First-in-Class Heart Failure Drug Receives FDA Approval

The FDA today approved sacubitril/valsartan for treating heart failure.

The FDA today approved sacubitril/valsartan (Entresto) for treating heart failure.

The treatment is expected to decrease hospital admissions and extend the life for patients with heart failure with reduced ejection fraction.

Entresto was tested in a trial of more than 8000 patients and was shown to reduce the rate of cardiovascular death and hospitalization related to heart failure when compared with enalapril. Many patients involved in the trial were also taking approved heart failure treatments, such as beta-blockers, diuretics, and mineralocorticoid antagonists.

According to drug manufacturer Novartis, Entresto was able to reduce the risk of death from cardiovascular causes by 20%, reduce heart failure hospitalizations by 21%, and reduce the risk of all-cause mortality by 16%.

Common side effects may include hypotension, hyperkalemia, and renal impairment. Patients may also experience angioedema, especially among African-American patients and those with a prior history of angioedema.

Pharmacists and other health care professionals should make sure patients taking Entresto should not be on any drug from the angiotensin converting enzyme (ACE) inhibitor class, because they may be at greater risk of angioedema. According to the FDA, use of an ACE inhibitor and Entresto should be separated by 36 hours.

Entresto should also not be taken by pregnant women, as the treatment may pose a risk to an unborn baby.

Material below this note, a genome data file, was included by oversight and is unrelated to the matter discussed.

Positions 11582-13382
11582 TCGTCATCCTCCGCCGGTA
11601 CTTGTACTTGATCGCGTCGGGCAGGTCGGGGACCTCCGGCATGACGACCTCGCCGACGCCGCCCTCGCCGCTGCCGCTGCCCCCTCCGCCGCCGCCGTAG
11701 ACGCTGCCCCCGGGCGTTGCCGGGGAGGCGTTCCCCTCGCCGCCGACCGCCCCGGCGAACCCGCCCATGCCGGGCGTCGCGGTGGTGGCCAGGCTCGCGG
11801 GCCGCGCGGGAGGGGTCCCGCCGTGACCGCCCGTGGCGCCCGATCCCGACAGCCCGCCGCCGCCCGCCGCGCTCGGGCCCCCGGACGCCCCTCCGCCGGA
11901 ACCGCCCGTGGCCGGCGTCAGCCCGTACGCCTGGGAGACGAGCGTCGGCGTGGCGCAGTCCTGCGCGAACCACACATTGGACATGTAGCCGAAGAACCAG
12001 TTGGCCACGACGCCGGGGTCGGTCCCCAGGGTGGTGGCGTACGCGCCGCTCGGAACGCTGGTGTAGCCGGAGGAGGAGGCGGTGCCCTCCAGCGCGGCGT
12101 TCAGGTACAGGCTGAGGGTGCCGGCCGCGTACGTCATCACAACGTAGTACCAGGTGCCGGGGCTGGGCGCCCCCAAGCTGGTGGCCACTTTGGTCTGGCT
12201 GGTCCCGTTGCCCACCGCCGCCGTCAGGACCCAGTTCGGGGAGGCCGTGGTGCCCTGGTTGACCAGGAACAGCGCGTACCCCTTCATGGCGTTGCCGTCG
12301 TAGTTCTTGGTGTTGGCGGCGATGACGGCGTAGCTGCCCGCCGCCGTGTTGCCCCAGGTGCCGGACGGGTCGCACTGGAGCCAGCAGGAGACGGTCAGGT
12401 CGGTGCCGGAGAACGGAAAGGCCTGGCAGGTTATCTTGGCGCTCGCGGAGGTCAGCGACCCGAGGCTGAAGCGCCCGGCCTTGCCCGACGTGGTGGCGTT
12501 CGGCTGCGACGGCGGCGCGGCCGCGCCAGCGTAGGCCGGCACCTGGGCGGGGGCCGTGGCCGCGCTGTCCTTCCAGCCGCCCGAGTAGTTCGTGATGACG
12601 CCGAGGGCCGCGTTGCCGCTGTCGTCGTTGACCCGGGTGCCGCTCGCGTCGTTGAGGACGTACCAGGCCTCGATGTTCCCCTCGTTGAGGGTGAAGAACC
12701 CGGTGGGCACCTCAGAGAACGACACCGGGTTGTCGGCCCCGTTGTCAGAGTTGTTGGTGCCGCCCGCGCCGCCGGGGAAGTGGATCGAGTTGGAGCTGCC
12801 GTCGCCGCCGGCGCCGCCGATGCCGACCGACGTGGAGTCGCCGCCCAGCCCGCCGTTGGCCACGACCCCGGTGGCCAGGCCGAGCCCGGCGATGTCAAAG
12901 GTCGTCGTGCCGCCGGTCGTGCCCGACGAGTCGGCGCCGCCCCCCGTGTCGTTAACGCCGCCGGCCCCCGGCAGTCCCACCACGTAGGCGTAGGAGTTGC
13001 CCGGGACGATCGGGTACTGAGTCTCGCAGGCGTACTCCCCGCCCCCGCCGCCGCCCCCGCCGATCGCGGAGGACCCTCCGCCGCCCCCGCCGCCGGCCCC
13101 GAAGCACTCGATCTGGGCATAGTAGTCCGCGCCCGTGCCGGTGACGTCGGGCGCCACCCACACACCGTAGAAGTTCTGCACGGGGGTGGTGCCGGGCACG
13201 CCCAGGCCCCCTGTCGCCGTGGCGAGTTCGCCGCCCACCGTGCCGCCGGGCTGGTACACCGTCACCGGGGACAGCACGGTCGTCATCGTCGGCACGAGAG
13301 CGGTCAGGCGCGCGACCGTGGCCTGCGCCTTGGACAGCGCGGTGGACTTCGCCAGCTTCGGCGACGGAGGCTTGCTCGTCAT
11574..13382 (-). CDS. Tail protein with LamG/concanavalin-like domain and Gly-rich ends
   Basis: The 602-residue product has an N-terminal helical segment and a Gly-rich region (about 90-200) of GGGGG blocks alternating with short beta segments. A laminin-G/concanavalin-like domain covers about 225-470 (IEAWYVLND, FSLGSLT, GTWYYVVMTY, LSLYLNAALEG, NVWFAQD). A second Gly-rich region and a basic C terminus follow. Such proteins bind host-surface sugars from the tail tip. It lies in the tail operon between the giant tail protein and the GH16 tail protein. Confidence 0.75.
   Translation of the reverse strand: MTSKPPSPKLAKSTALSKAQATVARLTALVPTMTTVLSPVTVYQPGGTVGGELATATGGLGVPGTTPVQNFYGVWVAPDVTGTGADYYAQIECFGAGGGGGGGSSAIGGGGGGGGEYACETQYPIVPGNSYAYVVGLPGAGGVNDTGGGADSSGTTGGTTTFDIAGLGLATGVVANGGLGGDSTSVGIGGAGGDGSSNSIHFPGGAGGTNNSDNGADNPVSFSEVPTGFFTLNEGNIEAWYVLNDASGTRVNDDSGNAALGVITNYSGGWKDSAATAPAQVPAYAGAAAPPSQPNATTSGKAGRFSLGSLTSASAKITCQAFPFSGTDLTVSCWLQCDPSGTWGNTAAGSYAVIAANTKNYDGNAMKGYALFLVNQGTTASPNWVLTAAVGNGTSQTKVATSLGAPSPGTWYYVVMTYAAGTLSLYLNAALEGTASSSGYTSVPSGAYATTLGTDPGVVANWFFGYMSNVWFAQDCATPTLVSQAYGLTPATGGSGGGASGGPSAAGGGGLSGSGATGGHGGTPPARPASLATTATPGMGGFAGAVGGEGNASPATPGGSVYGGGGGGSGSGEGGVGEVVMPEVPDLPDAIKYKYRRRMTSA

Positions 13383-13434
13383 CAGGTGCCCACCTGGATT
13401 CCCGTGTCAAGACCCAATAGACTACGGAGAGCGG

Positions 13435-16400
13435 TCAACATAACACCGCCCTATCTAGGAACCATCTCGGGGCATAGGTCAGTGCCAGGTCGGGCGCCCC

Novartis recently announced it would not use a pay-per-pill method for Entresto; instead, it will use a clinical outcomes-based pricing model. Patients will get a discount for the drug when they purchase it, but they may have to pay more later if Entresto proves to reduce hospital admissions and associated costs. Sales are expected to be strong for the heart failure medicine.

The drug is “beyond what [clinicians have] been able to do previously with therapies that we have currently,” Tom Frank, PharmD, BCPS, told Pharmacy Times in an exclusive interview.

The FDA had granted priority review to Novartis’ investigational drug, which had previously been called LCZ696. It was designed to boost the heart’s protective neurohormonal systems and suppress its more harmful systems, thereby alleviating the strain on the heart, according to the manufacturer.

“Heart failure is a leading cause of death and disability in adults,” Norman Stockbridge, MD, PhD, director of the Division of Cardiovascular and Renal Products in the FDA’s Center for Drug Evaluation and Research, said in a press release. “Treatment can help people with heart failure live longer and enjoy more active lives.”